Tamison peered at the lock. "And it looks to be steel and iron. Unpleasantly resistant to magical meddling."

Carrie put a hand on the side of the tower. "That's a pity. This place is just bursting with ambient magic." She straightened her shoulders. "We'll just have to try from here. Unless . . ." She eyed the roof of the tower with a speculative gaze.

The color slowly drained from Tamison's face. "Oh no. You wouldn't . . ."

Carrie smiled — sharply, even wickedly. "Of course not. You're welcome to stay here. I'm sure you'll find this world plenty enjoyable while you're waiting for the dimensions to align in a safer location."
"Don't even think about it." Tamison scowled. "Fine. We'll try it your way."

"I thought you'd come around." Carrie turned to Luis and put a hand on his arm. "Thanks for your help. Whatever happens, we appreciate it. Assuming we don't fall, we probably won't see us again, and I'll make sure you don't remember us except as a dream like you thought we were. It'll be safer that way — less risk that someone will try to get information from your memories and hurt you in the process. But if you don't mind, wait around until we're gone to make sure we don't fall and die."

"I will. Glad I could help. Good luck, wherever you're headed." Luis glanced from Carrie to the tower roof. "What exactly are you doing, by the way?"

"This." Carrie grabbed Tamison's arm. Then both lifted off the ground and rose higher and higher towards the tower top.

Luis watched, gaping. Twice, their progress faltered and they dropped a foot before recovering and continuing to rise. But at last, they alighted on the roof of the tower, barely visible in the darkness. Luis had to squint to make them out, but he thought he saw Carrie gesturing, stepping forward —
Then something in his mind went blip, and his vision blacked out for a split second.

Luis blinked and looked around. What was he doing here at the clock tower? On Crossings Night of all nights? He'd planned to spend the evening in his workshop with his inventions, he remembered that much. And then . . . had he fallen asleep? He vaguely remembered something hazy and dream-like: a girl in green, a monster, people flying, and an urgent need to . . . do something. Had he sleepwalked all the way out here?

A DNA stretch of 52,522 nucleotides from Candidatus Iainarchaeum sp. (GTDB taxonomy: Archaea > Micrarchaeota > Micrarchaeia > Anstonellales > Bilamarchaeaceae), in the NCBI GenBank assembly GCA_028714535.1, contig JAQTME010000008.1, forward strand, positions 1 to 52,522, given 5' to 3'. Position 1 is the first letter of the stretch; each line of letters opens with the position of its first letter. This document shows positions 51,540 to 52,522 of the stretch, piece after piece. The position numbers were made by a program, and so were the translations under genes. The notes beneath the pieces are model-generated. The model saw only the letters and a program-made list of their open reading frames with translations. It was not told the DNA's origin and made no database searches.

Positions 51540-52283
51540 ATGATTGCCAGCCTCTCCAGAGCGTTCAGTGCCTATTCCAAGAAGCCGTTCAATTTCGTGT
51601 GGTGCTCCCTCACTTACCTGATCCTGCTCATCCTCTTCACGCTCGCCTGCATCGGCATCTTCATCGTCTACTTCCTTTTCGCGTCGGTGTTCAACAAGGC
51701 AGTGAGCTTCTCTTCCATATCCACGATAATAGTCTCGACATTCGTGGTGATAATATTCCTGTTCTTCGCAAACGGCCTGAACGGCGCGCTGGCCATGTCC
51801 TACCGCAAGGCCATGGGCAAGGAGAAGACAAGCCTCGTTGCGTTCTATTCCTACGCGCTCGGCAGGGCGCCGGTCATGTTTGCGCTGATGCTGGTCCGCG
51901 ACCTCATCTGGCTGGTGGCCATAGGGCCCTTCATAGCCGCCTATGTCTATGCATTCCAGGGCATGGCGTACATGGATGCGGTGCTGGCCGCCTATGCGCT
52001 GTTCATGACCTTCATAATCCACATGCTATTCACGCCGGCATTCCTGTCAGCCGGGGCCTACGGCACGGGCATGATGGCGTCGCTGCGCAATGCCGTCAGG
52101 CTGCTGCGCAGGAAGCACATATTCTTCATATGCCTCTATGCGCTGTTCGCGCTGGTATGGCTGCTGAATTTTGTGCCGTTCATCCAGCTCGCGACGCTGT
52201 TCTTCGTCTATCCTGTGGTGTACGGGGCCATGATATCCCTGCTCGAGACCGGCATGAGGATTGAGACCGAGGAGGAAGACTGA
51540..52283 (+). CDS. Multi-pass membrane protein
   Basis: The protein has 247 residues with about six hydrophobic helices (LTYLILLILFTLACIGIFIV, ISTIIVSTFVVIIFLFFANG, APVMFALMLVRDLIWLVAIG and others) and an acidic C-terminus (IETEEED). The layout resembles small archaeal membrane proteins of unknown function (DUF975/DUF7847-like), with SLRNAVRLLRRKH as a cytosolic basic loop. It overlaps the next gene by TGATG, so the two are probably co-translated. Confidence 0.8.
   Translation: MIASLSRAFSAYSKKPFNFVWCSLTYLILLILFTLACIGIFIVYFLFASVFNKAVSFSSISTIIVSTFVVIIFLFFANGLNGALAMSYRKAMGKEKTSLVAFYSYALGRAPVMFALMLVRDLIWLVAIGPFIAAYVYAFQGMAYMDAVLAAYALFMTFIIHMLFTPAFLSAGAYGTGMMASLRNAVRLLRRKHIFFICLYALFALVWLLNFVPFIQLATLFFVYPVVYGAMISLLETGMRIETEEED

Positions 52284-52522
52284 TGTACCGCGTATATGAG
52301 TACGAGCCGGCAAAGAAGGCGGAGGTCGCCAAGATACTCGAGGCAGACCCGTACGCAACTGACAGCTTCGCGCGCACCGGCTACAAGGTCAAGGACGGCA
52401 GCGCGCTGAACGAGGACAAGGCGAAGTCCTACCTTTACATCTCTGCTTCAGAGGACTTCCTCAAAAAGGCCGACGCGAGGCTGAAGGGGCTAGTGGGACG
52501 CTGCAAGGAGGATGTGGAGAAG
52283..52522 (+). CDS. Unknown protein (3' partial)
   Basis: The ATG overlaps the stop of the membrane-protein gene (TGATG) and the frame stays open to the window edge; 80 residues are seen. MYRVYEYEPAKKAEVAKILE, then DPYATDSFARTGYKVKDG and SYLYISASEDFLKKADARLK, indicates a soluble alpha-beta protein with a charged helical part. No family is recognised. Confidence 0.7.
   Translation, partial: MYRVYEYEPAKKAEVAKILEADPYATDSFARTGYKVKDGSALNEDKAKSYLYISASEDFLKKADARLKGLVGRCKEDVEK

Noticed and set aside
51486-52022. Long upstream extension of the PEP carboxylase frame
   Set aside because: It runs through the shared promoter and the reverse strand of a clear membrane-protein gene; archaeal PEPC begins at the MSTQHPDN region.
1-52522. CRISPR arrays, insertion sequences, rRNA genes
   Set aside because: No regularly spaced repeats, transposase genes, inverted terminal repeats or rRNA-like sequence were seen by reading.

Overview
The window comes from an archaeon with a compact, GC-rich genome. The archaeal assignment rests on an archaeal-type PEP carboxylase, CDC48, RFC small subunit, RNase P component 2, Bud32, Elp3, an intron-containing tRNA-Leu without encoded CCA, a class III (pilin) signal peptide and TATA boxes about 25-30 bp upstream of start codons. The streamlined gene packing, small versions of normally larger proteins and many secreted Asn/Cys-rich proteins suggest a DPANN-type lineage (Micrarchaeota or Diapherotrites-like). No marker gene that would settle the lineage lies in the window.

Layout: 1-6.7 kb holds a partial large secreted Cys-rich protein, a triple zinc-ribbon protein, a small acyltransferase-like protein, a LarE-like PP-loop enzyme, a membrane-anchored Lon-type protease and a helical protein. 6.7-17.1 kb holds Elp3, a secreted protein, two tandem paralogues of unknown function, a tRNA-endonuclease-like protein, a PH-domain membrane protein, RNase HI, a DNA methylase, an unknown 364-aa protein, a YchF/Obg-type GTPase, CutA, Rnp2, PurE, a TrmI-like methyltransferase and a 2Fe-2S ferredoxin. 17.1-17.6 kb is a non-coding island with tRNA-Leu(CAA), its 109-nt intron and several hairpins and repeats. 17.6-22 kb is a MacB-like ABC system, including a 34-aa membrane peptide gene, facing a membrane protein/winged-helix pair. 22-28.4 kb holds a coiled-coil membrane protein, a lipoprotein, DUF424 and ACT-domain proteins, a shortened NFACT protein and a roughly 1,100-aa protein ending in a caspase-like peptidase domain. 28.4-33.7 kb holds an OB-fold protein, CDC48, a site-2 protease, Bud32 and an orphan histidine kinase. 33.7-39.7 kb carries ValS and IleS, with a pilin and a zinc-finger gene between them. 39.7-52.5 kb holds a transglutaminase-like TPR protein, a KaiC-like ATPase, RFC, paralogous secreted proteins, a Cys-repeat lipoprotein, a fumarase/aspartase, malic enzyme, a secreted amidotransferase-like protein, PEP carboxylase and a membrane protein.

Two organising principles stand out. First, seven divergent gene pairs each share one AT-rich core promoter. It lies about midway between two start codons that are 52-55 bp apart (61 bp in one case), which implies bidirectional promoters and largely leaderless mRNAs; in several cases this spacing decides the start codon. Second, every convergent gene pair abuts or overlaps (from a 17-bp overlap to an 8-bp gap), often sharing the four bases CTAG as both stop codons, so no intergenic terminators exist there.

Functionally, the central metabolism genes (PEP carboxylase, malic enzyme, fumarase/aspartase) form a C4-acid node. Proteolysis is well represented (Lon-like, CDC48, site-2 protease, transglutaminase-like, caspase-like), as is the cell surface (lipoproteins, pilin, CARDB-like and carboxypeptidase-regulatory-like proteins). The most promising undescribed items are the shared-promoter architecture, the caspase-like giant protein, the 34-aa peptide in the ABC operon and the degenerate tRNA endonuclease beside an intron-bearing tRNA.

The tower struck midnight, the bells ringing out brilliant and clear over the city. Luis stared up at the top of the tower instinctively. In his dream, he'd needed to get to the top of the tower for some reason. But that was nonsense. No one could go up in the towers.

And yet . . . Luis frowned. Was that a shadow on the clockface? Something moving inside?

Nonsense. Luis shook his head and set off down the street as the last bells died away. He was sleep-deprived to even think of it. Honestly, he should've just gone to bed an hour ago rather than staying up to greet the new year.

And it was the new year now. Luis grinned. Tomorrow — today at this point — Josiah would come by with leftover fancy food and tales of what happened at the royal ball. And he'd have some new goal for the year, something big and impossible and shining and noble. Who knew what it would be; Luis would be happy just to get into the Inventors' Guild. And who knew? Maybe this would be his year. He'd just have to wait and see.


  1. Good to see Luis again! I have an inkling that this won't be the last we see of Tamison and Carrie.

    1. Heh, no, it probably isn't. Glad you enjoyed the story!

  2. Nice! How canonical is this story? I know you have various worlds in the same multiverse, like your Destiny (?) book and Between Two Worlds and I'm wondering if Mechanical Heart is there too.

    1. It's tentatively canonical, with its continued canonicity depending on whether or not I decide to keep the idea of perpendicular worlds. If it works out, it could let me link all my works in one multiverse, as opposed to just having the main seven worlds, which includes both my published works, along with Between Two Worlds, Binding Destiny, Berstru, and a few others. (If you're curious and interested in helping me figure out if it makes sense, feel free to message me.)

      Thanks for commenting; I'm glad you enjoyed the story!

    2. Okay cool! From what I've seen of your works I think Tamison/Carrie fit well into the multiverse, given that Earth exists in Between Two Worlds. And also I like the multiverse-type series way too much (I personally have nine creative planes with multiple worlds in each plus extensive histories and generational series for at least two), partially because the Cosmere blew my mind when I first started looking into Brandon Sanderson's works.

      You're welcome! I'll message you regarding perpendicularities.

    3. Glad you think so! And yeah, multiverses are very fun. :D

      Looking forward to chatting about this more!


I'd love to hear your thoughts! But remember: it pays to be polite to dragons.